Understanding Quality Energy-Related Infrastructure Development in the Mekong Subregion: Key Drivers and Policy Implications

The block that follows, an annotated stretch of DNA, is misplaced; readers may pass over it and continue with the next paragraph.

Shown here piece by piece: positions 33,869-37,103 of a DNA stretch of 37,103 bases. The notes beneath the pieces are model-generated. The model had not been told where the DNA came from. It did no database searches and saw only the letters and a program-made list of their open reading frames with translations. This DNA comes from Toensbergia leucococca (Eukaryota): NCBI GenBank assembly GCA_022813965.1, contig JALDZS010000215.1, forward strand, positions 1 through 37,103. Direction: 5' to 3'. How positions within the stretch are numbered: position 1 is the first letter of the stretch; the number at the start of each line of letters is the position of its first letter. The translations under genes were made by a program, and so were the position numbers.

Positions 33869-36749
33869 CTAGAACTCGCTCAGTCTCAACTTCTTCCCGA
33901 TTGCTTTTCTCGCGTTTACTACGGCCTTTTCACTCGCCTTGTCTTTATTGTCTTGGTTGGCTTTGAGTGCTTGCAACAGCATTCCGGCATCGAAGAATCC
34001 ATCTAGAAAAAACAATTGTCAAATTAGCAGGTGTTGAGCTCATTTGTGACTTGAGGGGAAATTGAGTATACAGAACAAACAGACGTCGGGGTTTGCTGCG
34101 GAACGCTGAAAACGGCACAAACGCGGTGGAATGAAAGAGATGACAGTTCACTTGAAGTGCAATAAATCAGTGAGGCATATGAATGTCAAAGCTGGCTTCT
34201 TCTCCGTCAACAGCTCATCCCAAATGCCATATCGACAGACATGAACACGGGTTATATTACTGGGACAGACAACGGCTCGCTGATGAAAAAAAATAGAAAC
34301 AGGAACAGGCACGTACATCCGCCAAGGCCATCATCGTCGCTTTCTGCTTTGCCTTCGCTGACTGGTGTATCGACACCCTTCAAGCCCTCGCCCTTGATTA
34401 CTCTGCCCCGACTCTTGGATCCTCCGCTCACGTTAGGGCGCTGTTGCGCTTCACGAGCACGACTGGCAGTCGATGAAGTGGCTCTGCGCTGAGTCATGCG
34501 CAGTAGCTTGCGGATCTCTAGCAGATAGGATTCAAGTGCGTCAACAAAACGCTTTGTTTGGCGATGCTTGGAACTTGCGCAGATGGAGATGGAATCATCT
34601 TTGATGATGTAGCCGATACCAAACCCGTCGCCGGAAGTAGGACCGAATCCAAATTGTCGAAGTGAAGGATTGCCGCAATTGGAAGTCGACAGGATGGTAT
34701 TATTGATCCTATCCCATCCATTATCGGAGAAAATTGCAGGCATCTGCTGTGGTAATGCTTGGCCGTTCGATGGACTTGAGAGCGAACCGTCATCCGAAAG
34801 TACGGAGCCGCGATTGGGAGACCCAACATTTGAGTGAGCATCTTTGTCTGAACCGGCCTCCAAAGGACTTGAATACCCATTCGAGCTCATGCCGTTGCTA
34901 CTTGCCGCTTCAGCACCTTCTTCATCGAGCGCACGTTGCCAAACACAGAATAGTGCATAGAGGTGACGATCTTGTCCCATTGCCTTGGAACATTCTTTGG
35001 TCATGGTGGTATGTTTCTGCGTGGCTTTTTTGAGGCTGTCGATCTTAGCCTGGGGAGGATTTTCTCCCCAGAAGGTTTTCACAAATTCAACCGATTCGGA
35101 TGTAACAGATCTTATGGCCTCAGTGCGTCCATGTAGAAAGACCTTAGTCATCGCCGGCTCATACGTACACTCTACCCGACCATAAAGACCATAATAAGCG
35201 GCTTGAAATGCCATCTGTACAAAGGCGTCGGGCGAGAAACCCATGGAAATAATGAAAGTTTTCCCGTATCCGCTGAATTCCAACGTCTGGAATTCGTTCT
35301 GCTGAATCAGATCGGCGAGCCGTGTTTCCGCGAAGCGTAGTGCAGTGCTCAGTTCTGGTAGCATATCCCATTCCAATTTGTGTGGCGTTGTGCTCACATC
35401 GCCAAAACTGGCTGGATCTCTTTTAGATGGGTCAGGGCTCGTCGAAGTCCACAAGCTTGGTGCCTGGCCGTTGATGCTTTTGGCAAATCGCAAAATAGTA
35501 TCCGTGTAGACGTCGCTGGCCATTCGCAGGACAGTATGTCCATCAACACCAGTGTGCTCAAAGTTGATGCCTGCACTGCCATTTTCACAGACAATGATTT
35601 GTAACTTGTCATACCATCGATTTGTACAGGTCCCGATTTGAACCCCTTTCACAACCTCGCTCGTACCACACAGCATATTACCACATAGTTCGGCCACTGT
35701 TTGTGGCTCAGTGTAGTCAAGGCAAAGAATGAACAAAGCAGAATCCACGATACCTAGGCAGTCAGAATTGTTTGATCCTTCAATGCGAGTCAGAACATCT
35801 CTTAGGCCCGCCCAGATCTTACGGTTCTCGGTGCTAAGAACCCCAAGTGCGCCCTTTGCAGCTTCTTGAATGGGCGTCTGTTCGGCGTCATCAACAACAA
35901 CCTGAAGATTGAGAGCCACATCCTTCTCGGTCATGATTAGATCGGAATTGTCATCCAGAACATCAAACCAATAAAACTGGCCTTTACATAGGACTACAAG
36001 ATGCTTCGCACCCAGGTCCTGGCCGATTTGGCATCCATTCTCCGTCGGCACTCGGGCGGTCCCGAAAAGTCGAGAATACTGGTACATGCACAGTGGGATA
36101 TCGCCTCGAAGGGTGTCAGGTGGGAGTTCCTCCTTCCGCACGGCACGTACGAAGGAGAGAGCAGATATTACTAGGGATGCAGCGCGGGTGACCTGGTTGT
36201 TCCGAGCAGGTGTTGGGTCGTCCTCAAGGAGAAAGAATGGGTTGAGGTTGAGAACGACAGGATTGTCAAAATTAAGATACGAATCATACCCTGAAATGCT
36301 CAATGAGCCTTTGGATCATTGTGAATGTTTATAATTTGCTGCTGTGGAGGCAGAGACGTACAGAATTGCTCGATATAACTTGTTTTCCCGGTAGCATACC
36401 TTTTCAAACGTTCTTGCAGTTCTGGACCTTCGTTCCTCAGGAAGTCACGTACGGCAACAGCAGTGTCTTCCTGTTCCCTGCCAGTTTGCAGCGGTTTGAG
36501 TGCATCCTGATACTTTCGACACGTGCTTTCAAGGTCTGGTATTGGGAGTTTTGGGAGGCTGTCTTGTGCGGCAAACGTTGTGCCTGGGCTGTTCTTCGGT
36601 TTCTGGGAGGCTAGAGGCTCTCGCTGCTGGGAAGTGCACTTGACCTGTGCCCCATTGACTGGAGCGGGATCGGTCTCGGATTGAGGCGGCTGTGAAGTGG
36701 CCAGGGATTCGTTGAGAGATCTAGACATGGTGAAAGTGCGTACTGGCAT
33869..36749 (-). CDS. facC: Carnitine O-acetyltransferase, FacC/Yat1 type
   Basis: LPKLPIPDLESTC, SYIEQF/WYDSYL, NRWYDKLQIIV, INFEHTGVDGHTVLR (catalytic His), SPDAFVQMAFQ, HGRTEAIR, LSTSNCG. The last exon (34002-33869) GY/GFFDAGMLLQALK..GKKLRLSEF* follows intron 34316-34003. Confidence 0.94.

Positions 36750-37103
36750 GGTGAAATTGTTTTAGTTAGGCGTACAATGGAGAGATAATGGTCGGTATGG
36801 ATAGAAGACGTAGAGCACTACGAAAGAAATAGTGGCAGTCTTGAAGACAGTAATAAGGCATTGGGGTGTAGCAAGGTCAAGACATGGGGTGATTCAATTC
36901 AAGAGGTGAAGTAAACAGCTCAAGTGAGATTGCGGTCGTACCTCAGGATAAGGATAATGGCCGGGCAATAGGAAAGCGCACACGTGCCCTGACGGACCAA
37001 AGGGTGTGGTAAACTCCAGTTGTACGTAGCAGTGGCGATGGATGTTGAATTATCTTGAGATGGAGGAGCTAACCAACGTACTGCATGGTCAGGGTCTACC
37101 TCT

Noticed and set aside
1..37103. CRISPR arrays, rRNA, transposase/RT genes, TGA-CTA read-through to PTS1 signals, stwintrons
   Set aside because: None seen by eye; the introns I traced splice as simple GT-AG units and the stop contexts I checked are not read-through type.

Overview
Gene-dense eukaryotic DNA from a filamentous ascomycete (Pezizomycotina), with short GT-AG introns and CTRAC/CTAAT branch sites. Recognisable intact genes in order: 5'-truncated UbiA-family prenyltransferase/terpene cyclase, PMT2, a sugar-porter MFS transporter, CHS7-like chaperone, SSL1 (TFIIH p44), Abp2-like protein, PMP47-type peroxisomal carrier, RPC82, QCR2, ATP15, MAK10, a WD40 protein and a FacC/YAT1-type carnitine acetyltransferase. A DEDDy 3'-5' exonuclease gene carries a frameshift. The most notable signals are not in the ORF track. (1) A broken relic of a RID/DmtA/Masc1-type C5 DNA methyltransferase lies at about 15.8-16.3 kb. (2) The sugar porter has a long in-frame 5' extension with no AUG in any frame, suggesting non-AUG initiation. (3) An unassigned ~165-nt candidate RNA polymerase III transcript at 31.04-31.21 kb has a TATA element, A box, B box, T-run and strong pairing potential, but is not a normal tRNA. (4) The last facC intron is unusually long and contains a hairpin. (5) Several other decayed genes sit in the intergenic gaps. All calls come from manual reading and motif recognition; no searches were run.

Many players have supported infrastructure development in the Mekong Subregion, bridging the missing links in Southeast Asia. While the influx of energy-related infrastructure development investments to the region has improved the livelihoods of millions of people on the one hand, it has brought about a myriad of challenges to the wider region in guiding investments for quality infrastructure and for promoting a low-carbon economy, and energy access and affordability, on the other hand. Besides reviewing key regional initiatives for infrastructure investment and development, this paper examines energy demand and supply, and forecasts energy consumption in the subregion during 2017–2050 using energy modelling scenario analysis. The study found that to satisfy growing energy demand in the subregion, huge power generation infrastructure investment, estimated at around $190 billion–$220 billion, is necessary between 2017 and 2050 and that such an investment will need to be guided by appropriate policy. We argue that without redesigning energy policy towards high-quality energy infrastructure, it is very likely that the increasing use of coal upon which the region greatly depends will lead to the widespread construction of coal-fired power plants, which could result in increased greenhouse gas and carbon dioxide emissions.